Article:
For many of you, the hair on your neck is already up!
I live 15 minutes from Sandy Hook. Guns couldn’t possibly be more controversial than here. But I once had a very successful troop meeting on gun safety – post Sandy Hook.
Specifically, gun safety as it relates to a young scout finding an unsecured gun in someone’s home, car or other. Any parent on any side of the issue can appreciate that this can happen – and have dire results.
There is a test I heard about (but can’t confirm) where a few young boys are left in a room with a real-looking pistol on the coffee table. They are instructed not to touch the gun because it could be dangerous. They always end up handing it when the adults leave the room.
Repeat with girls and it is a different story. They tend to leave the gun alone.
Send an email to your troop parents proposing a gun safety presentation by a well-qualified presenter. (Mine was an NRA certified gun range safety officer/physician’s assistant/Eagle Scout/Vietnam veteran.) Let the parents know you aren’t going to train them on shooting guns – but rather what to do if they discover an unsecured gun. Tell them you won’t have any guns there – real, model, toy, replica or otherwise. You’ll use a broom and a crescent wrench instead. Avoid all talk of how to shoot or handle guns. Avoid all talk of gun laws, guns shows, the NRA, or Michael Bloomberg. Let parents know that you can’t control what scouts will ask or say during the presentation. But that you’re presenter will steer all talk back to the target issue – unsecured guns. Discuss with your presenter and make sure, if they have a strong agenda, they can successfully leave it at the door.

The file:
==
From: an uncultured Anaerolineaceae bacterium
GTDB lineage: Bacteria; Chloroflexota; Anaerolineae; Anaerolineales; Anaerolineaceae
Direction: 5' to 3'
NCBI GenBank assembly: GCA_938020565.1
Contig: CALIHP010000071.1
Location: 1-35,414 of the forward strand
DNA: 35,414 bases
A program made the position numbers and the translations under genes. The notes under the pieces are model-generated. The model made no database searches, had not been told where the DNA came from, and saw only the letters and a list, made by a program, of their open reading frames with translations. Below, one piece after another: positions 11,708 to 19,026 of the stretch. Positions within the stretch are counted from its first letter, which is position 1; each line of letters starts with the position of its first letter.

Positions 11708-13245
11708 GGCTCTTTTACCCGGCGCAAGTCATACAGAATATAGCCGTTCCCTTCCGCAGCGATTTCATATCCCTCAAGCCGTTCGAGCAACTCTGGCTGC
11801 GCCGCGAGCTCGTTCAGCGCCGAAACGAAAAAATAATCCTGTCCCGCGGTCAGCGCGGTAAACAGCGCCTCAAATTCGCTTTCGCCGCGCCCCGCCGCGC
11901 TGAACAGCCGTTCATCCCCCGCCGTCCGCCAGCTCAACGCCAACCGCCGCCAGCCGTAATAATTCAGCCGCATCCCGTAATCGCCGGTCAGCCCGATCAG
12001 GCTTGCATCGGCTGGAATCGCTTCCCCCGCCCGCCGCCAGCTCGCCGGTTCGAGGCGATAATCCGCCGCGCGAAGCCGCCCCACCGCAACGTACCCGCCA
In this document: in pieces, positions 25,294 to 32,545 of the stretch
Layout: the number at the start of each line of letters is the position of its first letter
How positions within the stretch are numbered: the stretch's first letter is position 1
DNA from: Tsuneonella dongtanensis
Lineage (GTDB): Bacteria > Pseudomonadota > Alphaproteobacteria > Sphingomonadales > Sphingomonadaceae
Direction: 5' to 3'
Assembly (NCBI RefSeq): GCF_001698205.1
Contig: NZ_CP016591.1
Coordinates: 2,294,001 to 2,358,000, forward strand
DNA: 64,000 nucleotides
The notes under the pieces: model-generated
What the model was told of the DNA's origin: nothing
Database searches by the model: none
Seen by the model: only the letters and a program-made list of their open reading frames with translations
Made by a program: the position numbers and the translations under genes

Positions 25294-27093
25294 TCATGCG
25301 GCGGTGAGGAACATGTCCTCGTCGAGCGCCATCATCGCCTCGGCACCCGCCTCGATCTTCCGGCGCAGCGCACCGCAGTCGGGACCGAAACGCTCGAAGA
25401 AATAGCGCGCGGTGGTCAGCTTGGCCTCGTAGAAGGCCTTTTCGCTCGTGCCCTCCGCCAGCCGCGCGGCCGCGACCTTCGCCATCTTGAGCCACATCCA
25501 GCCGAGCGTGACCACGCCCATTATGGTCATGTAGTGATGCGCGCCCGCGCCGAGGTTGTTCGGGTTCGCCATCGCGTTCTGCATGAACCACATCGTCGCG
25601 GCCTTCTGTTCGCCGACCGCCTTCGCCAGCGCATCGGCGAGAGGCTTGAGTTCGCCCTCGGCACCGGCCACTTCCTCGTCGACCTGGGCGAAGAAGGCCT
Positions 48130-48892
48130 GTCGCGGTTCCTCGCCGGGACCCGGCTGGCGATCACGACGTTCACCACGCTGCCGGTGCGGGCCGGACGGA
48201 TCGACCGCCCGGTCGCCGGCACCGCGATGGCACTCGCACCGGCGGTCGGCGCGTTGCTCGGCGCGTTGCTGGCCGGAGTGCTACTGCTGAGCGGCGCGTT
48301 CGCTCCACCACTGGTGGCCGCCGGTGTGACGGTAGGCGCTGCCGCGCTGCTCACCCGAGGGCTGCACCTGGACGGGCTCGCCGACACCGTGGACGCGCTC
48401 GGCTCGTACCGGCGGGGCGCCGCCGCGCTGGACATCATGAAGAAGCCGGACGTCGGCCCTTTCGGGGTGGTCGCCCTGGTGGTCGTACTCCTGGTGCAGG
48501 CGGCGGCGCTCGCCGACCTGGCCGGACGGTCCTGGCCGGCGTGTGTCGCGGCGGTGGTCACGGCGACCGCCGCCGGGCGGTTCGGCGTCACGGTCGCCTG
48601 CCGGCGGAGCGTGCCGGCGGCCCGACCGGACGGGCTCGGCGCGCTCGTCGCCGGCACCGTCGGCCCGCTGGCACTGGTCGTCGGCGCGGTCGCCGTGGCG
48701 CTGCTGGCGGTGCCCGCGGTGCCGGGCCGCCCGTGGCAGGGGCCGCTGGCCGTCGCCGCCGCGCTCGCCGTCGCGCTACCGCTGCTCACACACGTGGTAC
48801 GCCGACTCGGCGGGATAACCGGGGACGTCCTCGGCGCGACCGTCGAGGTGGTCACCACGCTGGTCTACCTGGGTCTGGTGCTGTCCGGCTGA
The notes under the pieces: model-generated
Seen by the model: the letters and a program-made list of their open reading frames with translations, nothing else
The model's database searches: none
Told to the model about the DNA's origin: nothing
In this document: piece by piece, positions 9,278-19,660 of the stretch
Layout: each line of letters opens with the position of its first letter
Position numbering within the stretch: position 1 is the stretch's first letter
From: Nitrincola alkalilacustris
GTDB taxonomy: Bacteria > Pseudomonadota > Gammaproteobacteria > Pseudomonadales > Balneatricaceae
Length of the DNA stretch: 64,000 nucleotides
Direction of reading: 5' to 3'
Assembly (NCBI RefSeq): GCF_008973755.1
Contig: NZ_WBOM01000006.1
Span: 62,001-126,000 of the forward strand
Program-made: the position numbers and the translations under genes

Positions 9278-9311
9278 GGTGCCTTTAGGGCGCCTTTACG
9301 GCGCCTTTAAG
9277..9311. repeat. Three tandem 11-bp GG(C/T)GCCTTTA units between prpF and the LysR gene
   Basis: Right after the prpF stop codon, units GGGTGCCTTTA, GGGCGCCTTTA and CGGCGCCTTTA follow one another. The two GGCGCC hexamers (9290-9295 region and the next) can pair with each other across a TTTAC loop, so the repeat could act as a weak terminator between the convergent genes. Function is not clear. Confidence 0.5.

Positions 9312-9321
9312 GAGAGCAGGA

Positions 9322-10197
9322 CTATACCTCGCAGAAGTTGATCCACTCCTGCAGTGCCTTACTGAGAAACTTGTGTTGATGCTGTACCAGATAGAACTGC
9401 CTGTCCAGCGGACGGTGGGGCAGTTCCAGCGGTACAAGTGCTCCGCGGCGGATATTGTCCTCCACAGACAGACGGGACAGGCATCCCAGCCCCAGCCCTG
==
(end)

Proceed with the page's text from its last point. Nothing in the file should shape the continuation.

In my case, we usually met at the Elementary School. I moved this particular meeting to the fire house to avoid any controversy for the school.
My parents were unanimous in supporting my idea and it was a very successful event. Maybe one day it will save a life.